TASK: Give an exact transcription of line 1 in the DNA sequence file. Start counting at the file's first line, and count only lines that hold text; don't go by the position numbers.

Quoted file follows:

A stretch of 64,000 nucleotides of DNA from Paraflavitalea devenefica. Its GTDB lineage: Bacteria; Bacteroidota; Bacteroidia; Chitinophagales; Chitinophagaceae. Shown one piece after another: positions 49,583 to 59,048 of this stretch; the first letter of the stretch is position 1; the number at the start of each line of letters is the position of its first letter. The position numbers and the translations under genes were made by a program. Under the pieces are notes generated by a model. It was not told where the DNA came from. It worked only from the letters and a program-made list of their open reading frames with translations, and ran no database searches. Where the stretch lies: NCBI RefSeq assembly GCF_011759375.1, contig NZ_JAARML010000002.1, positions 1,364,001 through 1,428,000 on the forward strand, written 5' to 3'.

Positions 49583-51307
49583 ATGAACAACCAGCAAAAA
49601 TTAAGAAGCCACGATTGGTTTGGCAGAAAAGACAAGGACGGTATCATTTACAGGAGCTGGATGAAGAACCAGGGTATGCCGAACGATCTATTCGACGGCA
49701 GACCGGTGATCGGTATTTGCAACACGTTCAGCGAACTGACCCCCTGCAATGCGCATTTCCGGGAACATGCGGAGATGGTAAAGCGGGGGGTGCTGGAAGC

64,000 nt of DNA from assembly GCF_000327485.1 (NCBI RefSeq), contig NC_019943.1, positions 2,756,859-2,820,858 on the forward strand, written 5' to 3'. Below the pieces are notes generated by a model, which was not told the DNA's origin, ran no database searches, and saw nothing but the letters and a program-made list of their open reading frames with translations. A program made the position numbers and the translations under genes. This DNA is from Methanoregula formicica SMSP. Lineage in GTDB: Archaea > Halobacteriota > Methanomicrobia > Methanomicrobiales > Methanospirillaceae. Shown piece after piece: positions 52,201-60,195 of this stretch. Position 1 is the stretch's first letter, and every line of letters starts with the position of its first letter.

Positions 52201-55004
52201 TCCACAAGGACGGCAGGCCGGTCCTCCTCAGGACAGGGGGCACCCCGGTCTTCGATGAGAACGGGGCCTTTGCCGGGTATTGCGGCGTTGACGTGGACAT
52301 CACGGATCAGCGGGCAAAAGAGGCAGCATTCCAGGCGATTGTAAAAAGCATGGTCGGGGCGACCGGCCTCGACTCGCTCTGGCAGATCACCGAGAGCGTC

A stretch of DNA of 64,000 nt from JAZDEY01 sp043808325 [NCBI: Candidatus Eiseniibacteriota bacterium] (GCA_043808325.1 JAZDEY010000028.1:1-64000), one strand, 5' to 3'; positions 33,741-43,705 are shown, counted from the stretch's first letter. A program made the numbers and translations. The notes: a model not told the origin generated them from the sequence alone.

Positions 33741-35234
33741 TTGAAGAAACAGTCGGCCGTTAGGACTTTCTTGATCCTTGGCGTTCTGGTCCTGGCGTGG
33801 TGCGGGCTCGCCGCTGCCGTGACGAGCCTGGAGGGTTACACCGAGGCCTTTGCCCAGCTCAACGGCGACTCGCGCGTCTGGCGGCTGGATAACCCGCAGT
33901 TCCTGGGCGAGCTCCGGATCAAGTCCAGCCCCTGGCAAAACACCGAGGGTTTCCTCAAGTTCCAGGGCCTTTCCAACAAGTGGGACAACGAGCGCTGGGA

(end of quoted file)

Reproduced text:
A stretch of 64,000 nucleotides of DNA from Paraflavitalea devenefica. Its GTDB lineage: Bacteria; Bacteroidota; Bacteroidia; Chitinophagales; Chitinophagaceae. Shown one piece after another: positions 49,583 to 59,048 of this stretch; the first letter of the stretch is position 1; the number at the start of each line of letters is the position of its first letter. The position numbers and the translations under genes were made by a program. Under the pieces are notes generated by a model. It was not told where the DNA came from. It worked only from the letters and a program-made list of their open reading frames with translations, and ran no database searches. Where the stretch lies: NCBI RefSeq assembly GCF_011759375.1, contig NZ_JAARML010000002.1, positions 1,364,001 through 1,428,000 on the forward strand, written 5' to 3'.